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Wednesday, January 19, 2011

One Year On - Beastmen Army Review, Part Two


The two choices I do not like in the Special Section are Centigors and Minotaurs. 

Minotaurs are good at hitting things hard.  Unfortunately, they are completely fragile and are expensive as all get out.  Gaining attacks is awesome, but I've found that the rate at which I lose minotaurs is usually far greater than the rate of gaining attacks.  They also can't chase things down effectively due to only pursuing 1d6.  Grade:  C

Centigors are one of my least favorite choices in the book, which is unfortunate, since I love the models.  However, they are very expensive and fragile, as well as being Initiative 2.  This means taking hits and wounds before doing damage in almost every combat.  At their point cost, it's just not affordable or effective.  Grade: D

Harpies I'm ambivalent about.  Sure, they can scout and cause merry hell in the back lines of some armies, but they'll cost you an arm and a leg to do so.  Once again, they're fragile, and heaven forbid you have to ever take a leadership check from shooting, as they will turn tail quickly.  Grade: C

Razorgor Chariots are okay, but if I feel the need for Chariots, I'll look to the regular core version instead.  Razorgor Chariots hit a bit harder, but they cost too much extra for that little bit of extra power and the ability to cause fear.  They were better in seventh, when fear really mattered.  Grade: C+

On the other hand, I really like Razorgors and Bestigors. 

I use Razorgors like High Elf players use Eagles.  I run them singly, and use them to hunt warmachines, make life uncomfortable for mages, and assist in combats to turn them into routs.  They can often "snake the gap" through units to hit artillery pieces.  At 55 points, they're also relatively expendable. and tend to get shot at nicely while the real threats in the army advance unscathed.

I love Bestigors, and they've been in every army I've run in eighth.  I hated them in Seventh Edition, but in Eighth they are better than Minotaurs in every conceivable way.  Let's try an example.  Say I take ~365 points of Minotaurs.  I can have six, with additional hand weapons.  At the same cost, I can have 27 Bestigors with Full Command and a Flame Banner.  Both units hit hard, but are toughness four.  The minotaurs have light armor to the Bestigors heavy armor. Initially, the Minotaurs will generate more attacks.  However, as the units take wounds, the (let's say six wide) unit of Bestigors will continue to generate their (often rerolling to hit) attacks, while the minotaurs will quickly dwindle.  If twelve wounds are taken, you're down to two minotaurs, but still have fifteen Bestigor.  They'll also have ranks and banners much more efficiently.  As I said, I use them in every army.  Grade:  A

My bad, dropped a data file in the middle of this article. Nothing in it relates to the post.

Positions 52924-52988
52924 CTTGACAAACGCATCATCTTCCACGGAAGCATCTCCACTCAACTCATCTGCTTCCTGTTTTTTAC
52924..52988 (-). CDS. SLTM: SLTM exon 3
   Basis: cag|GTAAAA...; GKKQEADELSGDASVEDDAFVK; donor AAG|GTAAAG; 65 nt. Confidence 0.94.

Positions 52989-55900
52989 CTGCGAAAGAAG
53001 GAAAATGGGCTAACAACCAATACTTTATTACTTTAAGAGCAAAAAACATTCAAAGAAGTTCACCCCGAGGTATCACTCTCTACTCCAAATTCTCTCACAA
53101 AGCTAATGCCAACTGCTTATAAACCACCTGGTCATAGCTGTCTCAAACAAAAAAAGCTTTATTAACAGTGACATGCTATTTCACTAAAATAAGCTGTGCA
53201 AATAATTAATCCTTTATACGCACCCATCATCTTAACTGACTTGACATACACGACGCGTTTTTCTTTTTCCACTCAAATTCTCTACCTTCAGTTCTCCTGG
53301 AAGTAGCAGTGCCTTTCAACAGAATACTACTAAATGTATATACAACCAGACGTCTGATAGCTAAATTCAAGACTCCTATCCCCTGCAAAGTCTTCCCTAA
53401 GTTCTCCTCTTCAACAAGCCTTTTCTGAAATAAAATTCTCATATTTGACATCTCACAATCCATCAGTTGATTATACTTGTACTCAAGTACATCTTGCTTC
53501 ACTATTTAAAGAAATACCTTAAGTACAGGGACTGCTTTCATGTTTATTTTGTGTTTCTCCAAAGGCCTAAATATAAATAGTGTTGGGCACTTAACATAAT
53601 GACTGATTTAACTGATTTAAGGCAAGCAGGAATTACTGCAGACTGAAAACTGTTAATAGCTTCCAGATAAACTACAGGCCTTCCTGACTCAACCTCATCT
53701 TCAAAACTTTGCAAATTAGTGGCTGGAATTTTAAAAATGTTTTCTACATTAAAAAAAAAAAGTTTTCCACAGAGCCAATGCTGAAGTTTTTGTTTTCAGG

There is no hope for anyone in this section.  The three types of Giants and Jabbersclyte are all very cool in concept, but ultimately will die fairly quickly to missile fire or the first decent combat unit they hit.  They just can't take enough hits to be effective.  Grade: D.

To illustrate my thoughts, here's a 2500 point list I run:

Beastlord with Heavy Armor, Shield, Gnarled Hide, Ramhorn Helm, Brass Cleaver, Dawnstone - 239 points.
Great Bray Shaman with Level Four, AHW, Tal. Of Pres., Stone of Spite, Jagged Dagger, Shadow - 309 points.

Wargor BSB with Armour of Destiny, Great Weapon - 143
Gorebull with Heavy Armor, Shield, Dragonhelm, Axes of Khorgor - 222
Level One Shaman with Dispel Scroll, Additional Hand Weapon, Beasts - 102
Level One Shaman with Feedback Scroll, Additional Hand Weapon, Beasts - 127

29 Gors with Full Command, Additional Hand Weapons - 257
29 Gors with Full Command, Additional Hand Weapons - 257
21 Ungors with Standard Bearer - 111

27 Bestigor with Full Command, Flame Banner - 364
26 Bestigor with Full Command, War Banner - 367

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